Simply increasing concerned consumers’ awareness of the environmental cost of our daily lives isn’t enough. But Norman said that no progress can be made until we appreciate the extent to which industry is damaging to the planet and simultaneously essential to nearly every aspect of human life. “I can't fix the situation on my own, but perhaps what I can do through photography is demonstrate that this is a very complicated thing,” she said. “Having a safe place to talk about it, which acknowledges the good and the bad, might be a good place to start.”

A selection of Norman’s photographs are on display as part of the Exposure Photography Festival in Calgary, Canada, through March 8.

13
Waste Treatment & Sewage, 2009. Overtop a sewer pipeline, Port Kembla, New South Wales, Australia.

Jennifer Norman

08
Steel Works, 2009. Port Kembla Steel Works, Industry World, Port Kembla, New South Wales, Australia.

Jennifer Norman

09
Power (Coal), 2010. Bayswater Power Plant, near Muswellbrook, New South Wales, Australia.

Jennifer Norman

10
Power (Wind), 2009. Crookwell Wind Farm, Crookwell, New South Wales, Australia.

Jennifer Norman

TODAY IN SLATE

Medical Examiner

The Most Terrifying Thing About Ebola 

The disease threatens humanity by preying on humanity.

I Bought the Huge iPhone. I’m Already Thinking of Returning It.

Scotland Is Just the Beginning. Expect More Political Earthquakes in Europe.

Students Aren’t Going to College Football Games as Much Anymore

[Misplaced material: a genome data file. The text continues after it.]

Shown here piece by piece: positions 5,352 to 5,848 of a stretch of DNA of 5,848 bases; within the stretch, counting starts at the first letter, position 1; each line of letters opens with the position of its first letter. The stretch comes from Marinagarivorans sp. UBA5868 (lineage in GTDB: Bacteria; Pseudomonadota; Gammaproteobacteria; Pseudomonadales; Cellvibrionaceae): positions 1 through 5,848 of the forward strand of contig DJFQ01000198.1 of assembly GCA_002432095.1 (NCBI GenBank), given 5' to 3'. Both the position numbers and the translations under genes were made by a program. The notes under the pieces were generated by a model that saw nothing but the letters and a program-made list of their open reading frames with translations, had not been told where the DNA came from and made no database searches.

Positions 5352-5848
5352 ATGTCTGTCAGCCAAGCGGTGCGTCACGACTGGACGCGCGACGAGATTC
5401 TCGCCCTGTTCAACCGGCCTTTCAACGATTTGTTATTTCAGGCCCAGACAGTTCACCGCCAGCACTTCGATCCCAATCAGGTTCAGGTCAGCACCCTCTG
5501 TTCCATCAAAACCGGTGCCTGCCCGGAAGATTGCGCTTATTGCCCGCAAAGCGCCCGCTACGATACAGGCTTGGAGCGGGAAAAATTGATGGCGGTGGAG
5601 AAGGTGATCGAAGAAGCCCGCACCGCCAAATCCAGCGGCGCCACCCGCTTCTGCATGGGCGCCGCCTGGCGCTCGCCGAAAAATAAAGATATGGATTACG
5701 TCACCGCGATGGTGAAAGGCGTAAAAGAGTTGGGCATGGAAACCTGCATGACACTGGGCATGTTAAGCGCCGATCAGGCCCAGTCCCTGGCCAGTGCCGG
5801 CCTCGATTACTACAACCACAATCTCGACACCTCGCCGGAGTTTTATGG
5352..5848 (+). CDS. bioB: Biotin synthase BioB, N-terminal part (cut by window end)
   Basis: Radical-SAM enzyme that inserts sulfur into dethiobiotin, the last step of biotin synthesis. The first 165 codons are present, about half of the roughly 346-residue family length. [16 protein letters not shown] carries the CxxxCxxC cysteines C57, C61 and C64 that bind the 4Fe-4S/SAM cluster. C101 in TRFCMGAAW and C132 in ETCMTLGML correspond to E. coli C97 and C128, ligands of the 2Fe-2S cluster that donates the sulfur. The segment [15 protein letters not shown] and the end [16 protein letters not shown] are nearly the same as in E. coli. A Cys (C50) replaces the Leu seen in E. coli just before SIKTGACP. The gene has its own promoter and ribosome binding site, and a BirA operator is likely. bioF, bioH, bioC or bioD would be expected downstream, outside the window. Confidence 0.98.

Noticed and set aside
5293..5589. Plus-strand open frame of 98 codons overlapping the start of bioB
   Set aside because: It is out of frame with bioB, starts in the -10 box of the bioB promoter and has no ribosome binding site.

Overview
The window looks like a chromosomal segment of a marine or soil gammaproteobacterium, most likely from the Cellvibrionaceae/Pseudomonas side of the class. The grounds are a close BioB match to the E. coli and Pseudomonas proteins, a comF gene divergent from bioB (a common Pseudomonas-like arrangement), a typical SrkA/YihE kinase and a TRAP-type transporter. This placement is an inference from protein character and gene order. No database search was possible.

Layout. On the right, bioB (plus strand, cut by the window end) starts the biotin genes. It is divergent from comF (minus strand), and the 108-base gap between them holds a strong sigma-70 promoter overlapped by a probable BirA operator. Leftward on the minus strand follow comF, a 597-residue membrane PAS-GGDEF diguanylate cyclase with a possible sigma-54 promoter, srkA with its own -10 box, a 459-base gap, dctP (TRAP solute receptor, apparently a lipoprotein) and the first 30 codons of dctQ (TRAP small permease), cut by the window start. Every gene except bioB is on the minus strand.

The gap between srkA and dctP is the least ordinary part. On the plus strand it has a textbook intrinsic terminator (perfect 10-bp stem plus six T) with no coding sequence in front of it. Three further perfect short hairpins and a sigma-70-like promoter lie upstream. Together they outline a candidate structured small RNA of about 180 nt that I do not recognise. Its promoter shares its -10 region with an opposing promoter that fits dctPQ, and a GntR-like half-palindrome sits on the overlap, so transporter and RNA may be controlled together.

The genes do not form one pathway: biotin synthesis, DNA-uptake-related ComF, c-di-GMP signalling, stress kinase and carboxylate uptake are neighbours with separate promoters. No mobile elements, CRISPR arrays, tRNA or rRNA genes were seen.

And schools are getting worried.

Two Damn Good, Very Different Movies About Soldiers Returning From War

The XX Factor

Lifetime Didn’t Think the Steubenville Rape Case Was Dramatic Enough

So they added a little self-immolation.

Politics

Blacks Don’t Have a Corporal Punishment Problem

Americans do. But when blacks exhibit the same behaviors as others, it becomes part of a greater black pathology. 

Why a Sketch of Chelsea Manning Is Stirring Up Controversy

How Worried Should Poland, the Baltic States, and Georgia Be About a Russian Invasion?

Trending News Channel
Sept. 19 2014 1:11 PM Watch Flashes of Lightning Created in a Lab  
  News & Politics
Weigel
Sept. 20 2014 11:13 AM -30-
  Business
Business Insider
Sept. 20 2014 6:30 AM The Man Making Bill Gates Richer
  Life
Quora
Sept. 20 2014 7:27 AM How Do Plants Grow Aboard the International Space Station?
  Double X
The XX Factor
Sept. 19 2014 11:33 AM Planned Parenthood Is About to Make It a Lot Easier to Get Birth Control
  Slate Plus
Slate Picks
Sept. 19 2014 12:00 PM What Happened at Slate This Week? The Slatest editor tells us to read well-informed skepticism, media criticism, and more.
  Arts
Brow Beat
Sept. 20 2014 3:21 PM “The More You Know (About Black People)” Uses Very Funny PSAs to Condemn Black Stereotypes
  Technology
Future Tense
Sept. 19 2014 5:03 PM White House Chief Information Officer Will Run U.S. Ebola Response
  Health & Science
Bad Astronomy
Sept. 20 2014 7:00 AM The Shaggy Sun
  Sports
Sports Nut
Sept. 18 2014 11:42 AM Grandmaster Clash One of the most amazing feats in chess history just happened, and no one noticed.